Irony is defined in Enotes' Guide to Literary Terms as "a figure of speech in which the literal meaning...is the opposite of that intended". More specifically, situational irony is when the irony stems from the situation of the story or poem itself. An example of situational irony might be when a pickpocket gets his own pocket picked.
In "Richard Cory", the poet, E.A. Robinson, describes Mr. Cory's life in consistently positive terms. Richard Cory is a gentleman, he is rich, people are in awe of him. His state of life, or situation, as set forth by the writer is eminently desireable; he has achieved a high level of material status and comfort, things for which most everyone aspires. Our society leads people to believe that if they can only attain these things, they will be happy. Richard Cory has done that, he must be very happy, people want to be like him.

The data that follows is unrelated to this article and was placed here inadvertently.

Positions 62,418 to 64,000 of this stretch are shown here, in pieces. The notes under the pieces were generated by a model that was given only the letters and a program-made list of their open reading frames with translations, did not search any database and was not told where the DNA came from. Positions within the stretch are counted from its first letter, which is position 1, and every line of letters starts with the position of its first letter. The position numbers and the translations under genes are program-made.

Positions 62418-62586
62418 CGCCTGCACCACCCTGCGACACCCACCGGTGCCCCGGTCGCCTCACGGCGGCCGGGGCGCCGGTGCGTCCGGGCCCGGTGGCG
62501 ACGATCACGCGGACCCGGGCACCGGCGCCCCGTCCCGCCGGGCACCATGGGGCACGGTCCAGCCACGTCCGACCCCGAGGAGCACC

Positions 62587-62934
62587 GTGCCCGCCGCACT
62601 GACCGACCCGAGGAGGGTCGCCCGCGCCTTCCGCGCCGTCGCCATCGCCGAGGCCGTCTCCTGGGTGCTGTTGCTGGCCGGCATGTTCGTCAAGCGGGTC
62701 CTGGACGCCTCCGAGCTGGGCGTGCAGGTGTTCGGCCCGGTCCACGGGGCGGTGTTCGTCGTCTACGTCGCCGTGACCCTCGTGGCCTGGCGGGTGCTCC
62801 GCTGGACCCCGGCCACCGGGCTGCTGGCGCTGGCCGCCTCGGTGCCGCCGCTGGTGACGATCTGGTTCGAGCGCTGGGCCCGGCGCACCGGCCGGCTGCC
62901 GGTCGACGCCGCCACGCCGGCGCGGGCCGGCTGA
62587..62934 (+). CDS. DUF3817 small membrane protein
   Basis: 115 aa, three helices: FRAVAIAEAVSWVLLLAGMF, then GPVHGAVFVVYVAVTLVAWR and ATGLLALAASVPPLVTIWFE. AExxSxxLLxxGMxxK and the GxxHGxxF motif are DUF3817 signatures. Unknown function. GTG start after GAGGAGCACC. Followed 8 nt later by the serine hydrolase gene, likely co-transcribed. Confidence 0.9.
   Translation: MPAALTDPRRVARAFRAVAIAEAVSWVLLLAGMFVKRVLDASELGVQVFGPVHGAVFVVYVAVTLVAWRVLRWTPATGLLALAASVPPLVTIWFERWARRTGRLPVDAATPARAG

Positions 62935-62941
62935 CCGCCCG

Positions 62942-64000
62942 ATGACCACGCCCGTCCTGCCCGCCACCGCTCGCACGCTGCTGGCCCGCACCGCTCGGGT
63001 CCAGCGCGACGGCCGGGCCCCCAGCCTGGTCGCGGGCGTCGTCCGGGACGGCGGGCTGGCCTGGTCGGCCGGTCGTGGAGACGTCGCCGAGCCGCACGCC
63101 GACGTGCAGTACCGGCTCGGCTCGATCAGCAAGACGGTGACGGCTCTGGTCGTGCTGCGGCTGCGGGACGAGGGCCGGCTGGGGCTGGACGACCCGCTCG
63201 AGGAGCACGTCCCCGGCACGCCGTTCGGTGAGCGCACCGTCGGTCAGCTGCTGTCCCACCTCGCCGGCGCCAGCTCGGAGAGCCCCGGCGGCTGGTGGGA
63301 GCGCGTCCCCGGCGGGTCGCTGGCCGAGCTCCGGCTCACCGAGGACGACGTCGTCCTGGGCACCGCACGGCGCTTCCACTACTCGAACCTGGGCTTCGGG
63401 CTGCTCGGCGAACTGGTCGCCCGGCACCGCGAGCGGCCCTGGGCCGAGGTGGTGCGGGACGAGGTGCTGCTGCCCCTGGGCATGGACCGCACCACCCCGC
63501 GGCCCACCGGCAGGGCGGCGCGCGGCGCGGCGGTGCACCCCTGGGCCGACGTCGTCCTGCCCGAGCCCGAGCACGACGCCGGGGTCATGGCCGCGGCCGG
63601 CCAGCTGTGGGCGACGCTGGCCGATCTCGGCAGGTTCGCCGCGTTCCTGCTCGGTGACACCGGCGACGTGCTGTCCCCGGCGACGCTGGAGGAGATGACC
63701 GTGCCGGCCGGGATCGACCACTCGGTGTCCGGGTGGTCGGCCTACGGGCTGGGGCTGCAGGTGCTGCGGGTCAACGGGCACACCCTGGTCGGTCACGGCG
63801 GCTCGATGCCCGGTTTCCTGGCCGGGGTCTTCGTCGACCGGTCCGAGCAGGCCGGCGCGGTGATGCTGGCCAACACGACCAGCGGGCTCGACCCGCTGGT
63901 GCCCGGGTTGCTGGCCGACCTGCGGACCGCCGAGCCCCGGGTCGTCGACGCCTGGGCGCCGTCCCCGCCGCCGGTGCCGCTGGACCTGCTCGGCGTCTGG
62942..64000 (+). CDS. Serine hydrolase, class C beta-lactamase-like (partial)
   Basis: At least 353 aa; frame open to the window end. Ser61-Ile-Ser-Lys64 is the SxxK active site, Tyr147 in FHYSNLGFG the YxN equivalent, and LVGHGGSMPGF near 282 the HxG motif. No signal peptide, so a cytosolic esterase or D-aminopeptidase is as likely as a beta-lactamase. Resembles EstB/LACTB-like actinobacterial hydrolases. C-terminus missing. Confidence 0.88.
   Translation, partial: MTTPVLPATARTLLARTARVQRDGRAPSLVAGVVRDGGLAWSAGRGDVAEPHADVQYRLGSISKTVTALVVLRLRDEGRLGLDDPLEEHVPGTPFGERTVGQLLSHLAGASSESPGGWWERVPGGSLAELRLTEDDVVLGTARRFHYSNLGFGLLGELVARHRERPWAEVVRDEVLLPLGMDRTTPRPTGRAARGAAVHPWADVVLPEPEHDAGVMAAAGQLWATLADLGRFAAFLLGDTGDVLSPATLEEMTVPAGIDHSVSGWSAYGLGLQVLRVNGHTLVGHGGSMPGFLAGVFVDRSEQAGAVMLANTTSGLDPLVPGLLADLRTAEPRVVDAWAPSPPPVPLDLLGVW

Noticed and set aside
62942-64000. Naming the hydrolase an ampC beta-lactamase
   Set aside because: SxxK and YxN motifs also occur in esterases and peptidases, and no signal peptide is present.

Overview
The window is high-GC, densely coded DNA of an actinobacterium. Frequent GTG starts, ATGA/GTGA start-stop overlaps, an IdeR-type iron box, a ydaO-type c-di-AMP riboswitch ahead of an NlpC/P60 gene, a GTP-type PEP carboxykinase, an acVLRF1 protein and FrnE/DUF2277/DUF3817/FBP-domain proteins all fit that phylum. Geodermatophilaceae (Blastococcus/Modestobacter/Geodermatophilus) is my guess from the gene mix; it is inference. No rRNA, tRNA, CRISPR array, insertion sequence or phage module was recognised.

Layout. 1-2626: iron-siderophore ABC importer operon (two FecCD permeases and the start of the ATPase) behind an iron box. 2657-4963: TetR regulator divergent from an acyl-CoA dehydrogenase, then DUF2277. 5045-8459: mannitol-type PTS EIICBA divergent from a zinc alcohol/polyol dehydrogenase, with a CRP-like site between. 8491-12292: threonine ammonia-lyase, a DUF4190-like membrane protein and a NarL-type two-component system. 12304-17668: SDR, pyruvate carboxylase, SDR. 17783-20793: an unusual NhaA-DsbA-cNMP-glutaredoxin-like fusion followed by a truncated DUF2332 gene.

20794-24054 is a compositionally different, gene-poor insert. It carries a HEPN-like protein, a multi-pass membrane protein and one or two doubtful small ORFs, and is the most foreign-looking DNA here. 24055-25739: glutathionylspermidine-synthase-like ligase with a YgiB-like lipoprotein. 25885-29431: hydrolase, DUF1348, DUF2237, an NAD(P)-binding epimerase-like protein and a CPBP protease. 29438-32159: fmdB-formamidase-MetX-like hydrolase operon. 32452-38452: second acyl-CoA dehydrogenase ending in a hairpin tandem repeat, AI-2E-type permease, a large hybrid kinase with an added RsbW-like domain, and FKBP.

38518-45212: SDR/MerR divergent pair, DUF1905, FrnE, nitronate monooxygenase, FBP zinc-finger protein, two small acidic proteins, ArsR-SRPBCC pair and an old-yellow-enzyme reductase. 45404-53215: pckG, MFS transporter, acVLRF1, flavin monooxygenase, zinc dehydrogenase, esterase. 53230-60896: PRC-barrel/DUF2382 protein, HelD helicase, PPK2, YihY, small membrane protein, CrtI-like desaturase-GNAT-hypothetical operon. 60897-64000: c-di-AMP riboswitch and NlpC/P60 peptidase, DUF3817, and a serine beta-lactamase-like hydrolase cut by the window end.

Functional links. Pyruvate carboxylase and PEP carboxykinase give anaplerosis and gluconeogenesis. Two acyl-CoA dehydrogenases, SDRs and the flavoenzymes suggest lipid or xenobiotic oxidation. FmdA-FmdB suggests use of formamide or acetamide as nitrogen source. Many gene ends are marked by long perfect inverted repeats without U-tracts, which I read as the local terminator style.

The irony of Richard Cory's situation is that, despite all indications to the contrary, he is not happy at all. In fact, he is so unhappy, he kills himself.
Robinson, in this poem, uses situational irony to get his message across. Taken in literal terms, Richard Cory has a great life, but in reality, it is empty, not wonderful in the least.